Law Preventing Marijuana Users From Owning Guns Ruled Unconstitutional

News 6 - February 10, 2023 6:53 am


A federal judge in Oklahoma ruled that a law preventing marijuana users from owning guns is unconstitutional.

This comes after officers arrested a man and said they smelled marijuana in his vehicle, then later found a gun.

Gun stores like Advanced Combat in Tulsa sell guns by the thousands every year.

From the moment a customer walks through the door, the staff are making an important decision, asking themselves if they are comfortable selling the customer a gun.

Manager Mark Heffron said that includes the customer’s behavior, speech, and even the way they smell.

“You can smell alcohol or you can smell marijuana. We’ve had guys come in here and fumigate the whole shop. The smell is an obvious smell. We just have the right to tell them, ‘no,’” Heffron said.

Heffron said the ATF provides dealers guidelines and requires them to make these judgement calls.

“I always just tell them honestly. The best policy is just to be straight up and to tell you, ‘hey, I just don’t want to sell a gun to you today. You smell like weed. Sorry,’” Heffron said.

To go a step further, Wester District of Oklahoma Judge Patrick Wyrick said people who are considered a danger should not be sold a gun.

Court documents show this wasn’t the case when Jared Harrison was arrested during a traffic stop on his way to work at a medical dispensary in Lawton last May.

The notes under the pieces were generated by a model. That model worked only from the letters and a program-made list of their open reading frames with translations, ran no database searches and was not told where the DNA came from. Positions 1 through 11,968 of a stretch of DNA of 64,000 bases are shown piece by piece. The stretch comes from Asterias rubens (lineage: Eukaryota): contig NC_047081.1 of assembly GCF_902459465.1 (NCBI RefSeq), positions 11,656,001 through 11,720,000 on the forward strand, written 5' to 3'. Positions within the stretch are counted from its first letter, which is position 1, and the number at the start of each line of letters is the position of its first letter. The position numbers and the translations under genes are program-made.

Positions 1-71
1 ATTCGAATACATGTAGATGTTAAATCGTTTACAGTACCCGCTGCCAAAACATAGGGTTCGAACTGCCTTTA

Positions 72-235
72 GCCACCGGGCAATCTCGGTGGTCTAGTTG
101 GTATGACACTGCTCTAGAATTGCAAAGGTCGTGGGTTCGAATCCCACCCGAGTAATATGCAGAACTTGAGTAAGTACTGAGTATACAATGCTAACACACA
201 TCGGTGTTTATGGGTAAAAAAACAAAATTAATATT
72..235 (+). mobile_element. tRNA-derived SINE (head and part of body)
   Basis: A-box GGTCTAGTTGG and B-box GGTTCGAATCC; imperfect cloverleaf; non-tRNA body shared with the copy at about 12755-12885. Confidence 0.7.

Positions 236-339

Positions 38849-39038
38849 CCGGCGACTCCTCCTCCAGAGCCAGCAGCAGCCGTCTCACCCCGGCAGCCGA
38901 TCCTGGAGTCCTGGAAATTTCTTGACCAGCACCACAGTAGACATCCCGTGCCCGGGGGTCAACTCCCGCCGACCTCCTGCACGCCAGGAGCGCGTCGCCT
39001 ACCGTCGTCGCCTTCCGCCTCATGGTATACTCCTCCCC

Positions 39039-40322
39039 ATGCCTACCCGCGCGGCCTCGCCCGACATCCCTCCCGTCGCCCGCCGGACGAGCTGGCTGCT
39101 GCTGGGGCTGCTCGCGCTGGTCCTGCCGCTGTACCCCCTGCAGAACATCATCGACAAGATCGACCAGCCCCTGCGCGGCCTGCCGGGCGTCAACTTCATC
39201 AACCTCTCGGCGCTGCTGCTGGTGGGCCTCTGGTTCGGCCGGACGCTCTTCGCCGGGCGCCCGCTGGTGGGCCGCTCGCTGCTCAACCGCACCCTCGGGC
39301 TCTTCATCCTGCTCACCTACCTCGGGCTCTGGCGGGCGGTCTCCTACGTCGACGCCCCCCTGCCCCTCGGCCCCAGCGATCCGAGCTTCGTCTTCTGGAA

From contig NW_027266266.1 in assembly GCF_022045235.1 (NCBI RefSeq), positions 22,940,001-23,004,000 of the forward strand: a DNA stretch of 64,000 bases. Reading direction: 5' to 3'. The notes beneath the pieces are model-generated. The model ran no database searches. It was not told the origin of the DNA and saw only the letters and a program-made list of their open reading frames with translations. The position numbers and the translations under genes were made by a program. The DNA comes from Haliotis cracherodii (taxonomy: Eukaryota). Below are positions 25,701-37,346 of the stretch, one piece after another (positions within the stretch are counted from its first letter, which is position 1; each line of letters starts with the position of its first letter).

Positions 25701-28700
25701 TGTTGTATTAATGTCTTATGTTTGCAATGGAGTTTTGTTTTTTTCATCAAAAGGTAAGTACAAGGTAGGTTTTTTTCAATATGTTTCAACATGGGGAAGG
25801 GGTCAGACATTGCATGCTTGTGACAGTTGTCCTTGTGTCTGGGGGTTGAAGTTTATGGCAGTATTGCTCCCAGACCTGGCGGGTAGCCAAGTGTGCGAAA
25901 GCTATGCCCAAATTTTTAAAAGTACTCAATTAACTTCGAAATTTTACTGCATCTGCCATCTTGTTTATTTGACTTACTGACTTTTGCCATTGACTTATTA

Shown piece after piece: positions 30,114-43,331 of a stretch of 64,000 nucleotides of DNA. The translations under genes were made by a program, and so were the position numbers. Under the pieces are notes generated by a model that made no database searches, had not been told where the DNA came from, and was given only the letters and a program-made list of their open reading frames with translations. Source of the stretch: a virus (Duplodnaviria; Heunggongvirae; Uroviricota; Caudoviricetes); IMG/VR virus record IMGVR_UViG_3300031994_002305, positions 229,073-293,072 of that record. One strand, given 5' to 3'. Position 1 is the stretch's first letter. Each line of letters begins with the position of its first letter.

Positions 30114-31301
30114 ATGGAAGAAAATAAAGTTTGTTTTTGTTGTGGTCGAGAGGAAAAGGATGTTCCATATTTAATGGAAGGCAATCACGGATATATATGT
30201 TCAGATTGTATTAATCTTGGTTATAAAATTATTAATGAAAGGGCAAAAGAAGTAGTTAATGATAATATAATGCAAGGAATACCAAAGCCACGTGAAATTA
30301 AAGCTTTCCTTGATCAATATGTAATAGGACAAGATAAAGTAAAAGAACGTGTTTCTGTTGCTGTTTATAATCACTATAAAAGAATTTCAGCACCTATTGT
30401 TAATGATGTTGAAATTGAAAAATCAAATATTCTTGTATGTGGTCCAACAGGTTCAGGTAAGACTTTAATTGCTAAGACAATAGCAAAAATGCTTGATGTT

Officers said they smelled marijuana in the car, searched it, and found a gun.

Wyrick said the mere use of marijuana and possession of a firearm is not a constitutionally permissible means of disarming Harrison and dismissed the case.

OK2A founder Don Spencer said this is a win for the 2nd Amendment, but said it never should have come to this.

“No person should be disbarred their firearm or their rights until due process of the 5th amendment takes place. Period. That’s what makes this even more interesting and impactful from this court ruling,” Spencer said.

Spencer said when cases like Harrison’s go to court, the violation of rights has already taken place and it’s only a win for the 2nd Amendment if an arrest never happens.

“We don’t look at it as rights going forward. We look at it as rights being restored that never should have been taken away to begin with,” Spencer said.


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